Weather or not? Welfare impacts of natural gas pipeline expansion in the northeastern U.S.
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With the rapid development of new natural gas resources in the United States has come a number of proposals for new natural gas transmission infrastructure. We use a unique and fine-grained data set on natural gas spot pricing and gas transmission operations to model how a local pipeline expansion connecting a Marcellus Shale producing area to the main Transco pipeline system would affect flow patterns and zonal gas pricing across the Transco. Our modeling approach is based on arbitrage cost models for constrained energy networks, accounting for the effects of zonal gas transmission rates as mandated by the U.S. Federal Energy Regulatory Commission. Application of our model to a data set of daily gas market outcomes and operating conditions on the Transco between 2012 and mid 2014 suggests that the modeled pipeline expansion would increase overall economic welfare in the spot market for Transco deliveries by $1.7 billion and have positive net social benefits of about $0.4 billion. However, more than 80% of this estimated welfare gain occurs in one season (winter 2014) featuring high gas demand due to colder weather. Thus, the spot market efficiency gains associated with pipeline projects in the Marcellus region may be limited by the frequency of extreme cold weather conditions. To examine the sensitivity of our estimates of welfare gains to different weather conditions, we calculate the expected benefits of the pipeline expansion in terms of historical temperatures from 1992 to 2011, and find that Atlantic Sunrise would have increased welfare by approximately $1.8 billion over a two and half year period, on average.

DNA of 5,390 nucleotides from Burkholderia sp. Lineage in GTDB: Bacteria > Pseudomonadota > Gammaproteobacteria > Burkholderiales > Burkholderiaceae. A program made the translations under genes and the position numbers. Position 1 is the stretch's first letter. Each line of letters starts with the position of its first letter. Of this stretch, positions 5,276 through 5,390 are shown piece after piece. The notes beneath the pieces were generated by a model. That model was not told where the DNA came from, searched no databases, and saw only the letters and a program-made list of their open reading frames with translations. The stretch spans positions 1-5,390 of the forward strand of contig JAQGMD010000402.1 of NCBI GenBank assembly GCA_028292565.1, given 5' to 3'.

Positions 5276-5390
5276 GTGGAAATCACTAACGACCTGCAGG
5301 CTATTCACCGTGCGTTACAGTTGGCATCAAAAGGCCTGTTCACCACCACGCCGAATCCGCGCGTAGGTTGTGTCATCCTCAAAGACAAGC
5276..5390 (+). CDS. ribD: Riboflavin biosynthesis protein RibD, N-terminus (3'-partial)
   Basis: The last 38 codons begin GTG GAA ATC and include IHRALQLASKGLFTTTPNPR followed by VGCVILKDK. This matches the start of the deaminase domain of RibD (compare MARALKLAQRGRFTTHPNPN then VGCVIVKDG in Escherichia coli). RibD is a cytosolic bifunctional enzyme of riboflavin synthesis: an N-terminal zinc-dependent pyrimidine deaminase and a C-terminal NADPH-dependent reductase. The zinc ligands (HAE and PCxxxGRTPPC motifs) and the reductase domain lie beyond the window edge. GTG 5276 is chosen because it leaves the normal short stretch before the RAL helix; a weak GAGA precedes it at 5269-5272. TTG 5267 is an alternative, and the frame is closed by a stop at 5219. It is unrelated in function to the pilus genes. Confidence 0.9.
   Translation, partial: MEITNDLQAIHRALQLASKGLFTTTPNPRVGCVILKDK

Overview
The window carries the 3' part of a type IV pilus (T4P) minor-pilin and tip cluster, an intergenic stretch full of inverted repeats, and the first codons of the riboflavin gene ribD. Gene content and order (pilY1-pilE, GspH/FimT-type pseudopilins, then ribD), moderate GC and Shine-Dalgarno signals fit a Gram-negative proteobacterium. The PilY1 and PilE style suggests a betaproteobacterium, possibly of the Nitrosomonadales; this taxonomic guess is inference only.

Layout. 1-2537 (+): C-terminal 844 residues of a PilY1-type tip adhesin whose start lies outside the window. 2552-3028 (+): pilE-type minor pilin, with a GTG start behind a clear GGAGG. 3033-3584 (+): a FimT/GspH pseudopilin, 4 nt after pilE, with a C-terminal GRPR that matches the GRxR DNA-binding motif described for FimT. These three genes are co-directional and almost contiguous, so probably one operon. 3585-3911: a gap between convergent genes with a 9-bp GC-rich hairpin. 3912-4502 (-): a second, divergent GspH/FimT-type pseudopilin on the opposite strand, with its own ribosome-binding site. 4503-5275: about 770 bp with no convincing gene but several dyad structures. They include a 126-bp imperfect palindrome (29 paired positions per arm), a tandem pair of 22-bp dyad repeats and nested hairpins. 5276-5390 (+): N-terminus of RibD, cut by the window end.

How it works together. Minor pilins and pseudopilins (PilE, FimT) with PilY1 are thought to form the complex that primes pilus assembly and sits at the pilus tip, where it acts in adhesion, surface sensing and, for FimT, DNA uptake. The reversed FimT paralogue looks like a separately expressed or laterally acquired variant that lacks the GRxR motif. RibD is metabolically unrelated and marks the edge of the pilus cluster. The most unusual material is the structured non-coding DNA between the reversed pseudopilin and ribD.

KeywordsNatural gas pipelines Pipeline expansion Welfare Arbitrage cost model Total surplus
JEL ClassificationL95 P18 Q02 Q31 R40
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